Every single decision that I make is focused on giving them that chance — because if we want to keep moving this country forward, these are the folks who are going to get us there.
This morning, we learned that our businesses created 172,000 new jobs in the month of July. That means that we’ve now created 4.5 million new jobs over the last 29 months — and 1.1 million new jobs so far this year. Those are our neighbors and family members finding work, and the security that comes with work.
But let’s acknowledge, we’ve still got too many folks out there who are looking for work. We’ve got more work to do on their behalf — not only to reclaim all the jobs that were lost during the recession, but also to reclaim the kind of financial security that too many Americans have felt was slipping away from them for too long.
And we knew when I started in this job that this was going to take some time. We haven’t had to come back from an economic crisis this deep or this painful since the 1930s. But we also knew that if we were persistent, if we kept at it and kept working, that we’d gradually get to where we need to be.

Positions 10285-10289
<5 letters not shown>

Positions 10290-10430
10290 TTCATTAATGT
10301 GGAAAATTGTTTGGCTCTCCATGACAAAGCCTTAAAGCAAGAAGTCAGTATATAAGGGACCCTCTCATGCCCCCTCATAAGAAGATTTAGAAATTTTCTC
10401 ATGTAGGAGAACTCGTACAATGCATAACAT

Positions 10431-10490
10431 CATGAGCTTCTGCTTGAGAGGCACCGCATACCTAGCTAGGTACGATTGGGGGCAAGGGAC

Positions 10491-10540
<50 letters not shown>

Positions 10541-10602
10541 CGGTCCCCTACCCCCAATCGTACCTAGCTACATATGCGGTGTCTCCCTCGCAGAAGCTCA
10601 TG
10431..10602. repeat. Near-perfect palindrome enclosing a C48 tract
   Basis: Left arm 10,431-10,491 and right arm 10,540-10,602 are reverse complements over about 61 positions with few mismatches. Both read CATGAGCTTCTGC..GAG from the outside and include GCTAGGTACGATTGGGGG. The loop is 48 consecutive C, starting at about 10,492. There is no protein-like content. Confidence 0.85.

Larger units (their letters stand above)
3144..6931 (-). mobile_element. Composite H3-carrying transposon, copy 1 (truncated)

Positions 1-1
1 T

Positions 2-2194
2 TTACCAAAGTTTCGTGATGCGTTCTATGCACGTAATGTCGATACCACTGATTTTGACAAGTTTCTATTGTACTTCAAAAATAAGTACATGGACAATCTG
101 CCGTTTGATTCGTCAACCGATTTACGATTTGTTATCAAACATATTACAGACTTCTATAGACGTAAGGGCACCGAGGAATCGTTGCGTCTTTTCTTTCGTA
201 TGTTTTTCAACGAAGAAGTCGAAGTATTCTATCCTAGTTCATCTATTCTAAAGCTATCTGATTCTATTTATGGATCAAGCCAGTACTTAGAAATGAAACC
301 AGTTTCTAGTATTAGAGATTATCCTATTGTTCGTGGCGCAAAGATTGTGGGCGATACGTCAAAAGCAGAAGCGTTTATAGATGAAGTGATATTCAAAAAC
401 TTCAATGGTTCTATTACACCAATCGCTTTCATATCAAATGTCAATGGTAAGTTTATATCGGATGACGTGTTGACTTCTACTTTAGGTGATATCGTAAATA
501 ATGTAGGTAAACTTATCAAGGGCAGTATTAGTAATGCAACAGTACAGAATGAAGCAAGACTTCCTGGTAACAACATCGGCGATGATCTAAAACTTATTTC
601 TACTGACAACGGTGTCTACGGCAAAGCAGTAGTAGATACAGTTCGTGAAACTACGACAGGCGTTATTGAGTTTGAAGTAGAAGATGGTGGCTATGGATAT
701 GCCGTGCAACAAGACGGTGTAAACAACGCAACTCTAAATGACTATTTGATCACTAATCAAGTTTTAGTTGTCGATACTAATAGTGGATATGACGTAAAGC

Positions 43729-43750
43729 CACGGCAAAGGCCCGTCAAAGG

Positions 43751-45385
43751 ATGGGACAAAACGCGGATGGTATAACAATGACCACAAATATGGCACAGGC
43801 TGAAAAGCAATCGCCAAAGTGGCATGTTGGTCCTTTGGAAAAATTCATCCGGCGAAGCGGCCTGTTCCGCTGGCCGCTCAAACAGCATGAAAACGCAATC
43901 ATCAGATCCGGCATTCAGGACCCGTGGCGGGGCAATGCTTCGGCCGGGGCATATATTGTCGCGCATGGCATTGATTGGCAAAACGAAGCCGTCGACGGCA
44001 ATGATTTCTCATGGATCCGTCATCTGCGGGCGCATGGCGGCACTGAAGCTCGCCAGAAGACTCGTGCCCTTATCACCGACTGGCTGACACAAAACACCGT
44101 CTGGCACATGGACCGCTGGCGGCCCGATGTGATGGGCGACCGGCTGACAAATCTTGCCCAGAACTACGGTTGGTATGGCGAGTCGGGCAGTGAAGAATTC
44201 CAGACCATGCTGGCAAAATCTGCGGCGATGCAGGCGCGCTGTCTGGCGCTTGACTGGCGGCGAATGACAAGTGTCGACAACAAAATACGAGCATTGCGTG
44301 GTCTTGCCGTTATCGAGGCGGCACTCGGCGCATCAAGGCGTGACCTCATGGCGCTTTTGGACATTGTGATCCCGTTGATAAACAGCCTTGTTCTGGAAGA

Here’s the thing. We are not going to get there, we’re not going to get to where we need to be if we go back to the policies that helped to create this mess in the first place. And the last thing that we should be doing is asking middle-class families who are still struggling to recover from this recession to pay more in taxes.
Rebuilding a strong economy begins with rebuilding our middle class. And what we should do right now is give middle-class families and small business owners a guarantee that their taxes will not go up next year. When families have the security of knowing that their taxes won’t go up they’re more likely to spend, and more likely to grow the economy. When small business owners have certainty on taxes and can plan ahead they’re more likely to hire and create new jobs. And that benefits all of us.